Tips for a greener Christmas
Avoid climate guilt this Christmas with a few small changes to keep festive waste in check.
1. Ditch the wrapping
Traditional wrapping paper is a headache for the environment, from its cellophane wrapping to unrecyclable foil-printed patterns. But there are many more inventive ways to get your presents looking festive under the tree: try reusing the pages of glossy magazines for collage-chic gifting, or practise the Japanese art of Furoshiki, where gifts are wrapped in fabric.
2. Get a ‘green’ tree
Rent your tree for a more sustainable source of festive cheer. Instead of heading to landfill or being mulched along with millions of other trees come January, it will be replanted in the new year – which means it will also keep removing carbon dioxide from the atmosphere until next December rolls around. If you do buy your own tree, look for an FSC certified supplier to ensure it has been sourced in line with responsible forestry practices.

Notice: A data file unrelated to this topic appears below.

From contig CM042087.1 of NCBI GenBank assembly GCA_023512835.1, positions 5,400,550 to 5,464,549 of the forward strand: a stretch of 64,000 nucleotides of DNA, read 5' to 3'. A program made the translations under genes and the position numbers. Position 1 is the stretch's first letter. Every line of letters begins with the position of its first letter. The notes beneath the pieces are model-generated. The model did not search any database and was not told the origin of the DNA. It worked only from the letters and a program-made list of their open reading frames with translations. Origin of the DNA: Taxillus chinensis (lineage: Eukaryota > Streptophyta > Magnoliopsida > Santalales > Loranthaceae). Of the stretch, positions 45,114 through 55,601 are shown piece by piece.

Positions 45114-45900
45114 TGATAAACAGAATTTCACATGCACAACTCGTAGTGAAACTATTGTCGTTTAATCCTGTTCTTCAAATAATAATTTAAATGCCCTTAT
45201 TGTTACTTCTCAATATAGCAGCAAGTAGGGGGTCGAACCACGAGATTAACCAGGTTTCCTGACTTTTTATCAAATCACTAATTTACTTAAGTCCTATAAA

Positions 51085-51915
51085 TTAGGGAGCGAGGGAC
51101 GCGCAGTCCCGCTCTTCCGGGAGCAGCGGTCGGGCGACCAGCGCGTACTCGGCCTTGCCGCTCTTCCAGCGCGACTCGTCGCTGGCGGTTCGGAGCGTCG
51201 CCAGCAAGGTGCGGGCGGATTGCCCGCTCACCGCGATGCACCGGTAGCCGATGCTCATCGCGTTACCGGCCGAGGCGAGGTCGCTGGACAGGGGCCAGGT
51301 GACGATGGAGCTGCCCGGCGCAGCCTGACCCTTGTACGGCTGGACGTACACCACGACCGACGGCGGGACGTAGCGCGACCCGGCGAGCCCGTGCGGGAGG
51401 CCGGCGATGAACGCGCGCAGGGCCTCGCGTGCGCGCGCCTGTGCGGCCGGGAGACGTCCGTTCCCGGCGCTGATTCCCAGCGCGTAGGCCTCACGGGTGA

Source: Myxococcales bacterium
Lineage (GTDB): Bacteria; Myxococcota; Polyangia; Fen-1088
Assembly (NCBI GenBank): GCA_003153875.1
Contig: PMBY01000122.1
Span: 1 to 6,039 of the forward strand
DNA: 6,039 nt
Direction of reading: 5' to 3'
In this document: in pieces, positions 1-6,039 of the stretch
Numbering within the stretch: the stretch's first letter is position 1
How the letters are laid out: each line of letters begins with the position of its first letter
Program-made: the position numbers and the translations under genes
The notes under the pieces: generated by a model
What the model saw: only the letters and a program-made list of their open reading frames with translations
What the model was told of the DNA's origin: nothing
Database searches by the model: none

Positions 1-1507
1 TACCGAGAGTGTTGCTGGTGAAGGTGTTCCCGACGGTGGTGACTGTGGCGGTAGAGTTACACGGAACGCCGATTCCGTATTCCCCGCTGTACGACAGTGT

3. Gifts for the planet
For lower-impact pressies, consider gift donations to environmental charities, or an eco-experience present like a foraging course or hand-made soap-making. Wildlife-loving friends and family will love gifts such as a bee revival kit or insect hotel for any outdoor space.
4. Combat festive food waste
With various different get-togethers to cater for, getting the Christmas food quantities right can be a challenge. Making full use of leftovers is a good way to cut down waste, as is having some freezer space earmarked to store what you don’t eat. Where you can, shop with local producers to reduce your Christmas feast’s food miles. Or think about going meat-free with a spread of delicious veggie treats.
5. Deck the (plastic-free) halls
Avoid plastic-based decorations like tinsel; instead, get crafty with recyclable paper chains and paper chains, or try making your own festive candles instead of reeling out a new string of plastic fairy lights.
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